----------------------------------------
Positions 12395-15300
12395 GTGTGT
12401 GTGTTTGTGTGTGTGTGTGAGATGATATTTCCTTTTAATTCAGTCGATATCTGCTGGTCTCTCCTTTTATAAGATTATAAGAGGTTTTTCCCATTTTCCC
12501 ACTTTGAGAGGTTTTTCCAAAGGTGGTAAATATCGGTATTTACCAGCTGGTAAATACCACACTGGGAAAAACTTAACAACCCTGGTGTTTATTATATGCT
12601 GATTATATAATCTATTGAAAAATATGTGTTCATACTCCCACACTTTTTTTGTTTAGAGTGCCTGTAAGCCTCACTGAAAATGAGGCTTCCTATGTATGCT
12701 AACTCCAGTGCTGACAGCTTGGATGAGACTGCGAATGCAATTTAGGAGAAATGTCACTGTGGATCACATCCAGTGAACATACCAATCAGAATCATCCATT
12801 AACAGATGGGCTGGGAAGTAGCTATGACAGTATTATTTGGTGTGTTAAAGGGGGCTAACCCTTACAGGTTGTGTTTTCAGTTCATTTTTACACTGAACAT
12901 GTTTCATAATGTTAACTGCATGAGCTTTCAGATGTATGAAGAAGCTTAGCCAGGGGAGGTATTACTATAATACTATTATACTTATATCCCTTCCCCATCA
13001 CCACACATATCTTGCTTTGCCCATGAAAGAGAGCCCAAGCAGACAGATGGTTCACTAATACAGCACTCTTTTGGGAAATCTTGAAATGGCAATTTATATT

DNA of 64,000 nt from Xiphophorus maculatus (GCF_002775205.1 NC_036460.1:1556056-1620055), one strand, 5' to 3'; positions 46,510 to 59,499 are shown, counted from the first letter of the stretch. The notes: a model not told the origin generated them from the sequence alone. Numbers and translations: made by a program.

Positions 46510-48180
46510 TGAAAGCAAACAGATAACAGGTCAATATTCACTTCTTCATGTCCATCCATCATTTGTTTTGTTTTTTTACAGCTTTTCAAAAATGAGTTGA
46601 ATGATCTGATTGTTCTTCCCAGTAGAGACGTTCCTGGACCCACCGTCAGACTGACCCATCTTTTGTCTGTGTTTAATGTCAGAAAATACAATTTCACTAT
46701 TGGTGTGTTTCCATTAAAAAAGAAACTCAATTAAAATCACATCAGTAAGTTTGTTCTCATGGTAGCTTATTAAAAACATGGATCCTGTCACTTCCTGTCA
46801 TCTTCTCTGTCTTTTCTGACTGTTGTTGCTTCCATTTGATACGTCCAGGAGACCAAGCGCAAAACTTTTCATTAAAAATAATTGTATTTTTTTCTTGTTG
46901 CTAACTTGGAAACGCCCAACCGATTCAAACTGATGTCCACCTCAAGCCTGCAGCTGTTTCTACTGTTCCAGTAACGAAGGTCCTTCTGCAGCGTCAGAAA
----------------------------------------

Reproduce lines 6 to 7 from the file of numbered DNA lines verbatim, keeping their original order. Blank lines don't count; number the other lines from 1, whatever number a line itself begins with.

12701 AACTCCAGTGCTGACAGCTTGGATGAGACTGCGAATGCAATTTAGGAGAAATGTCACTGTGGATCACATCCAGTGAACATACCAATCAGAATCATCCATT
12801 AACAGATGGGCTGGGAAGTAGCTATGACAGTATTATTTGGTGTGTTAAAGGGGGCTAACCCTTACAGGTTGTGTTTTCAGTTCATTTTTACACTGAACAT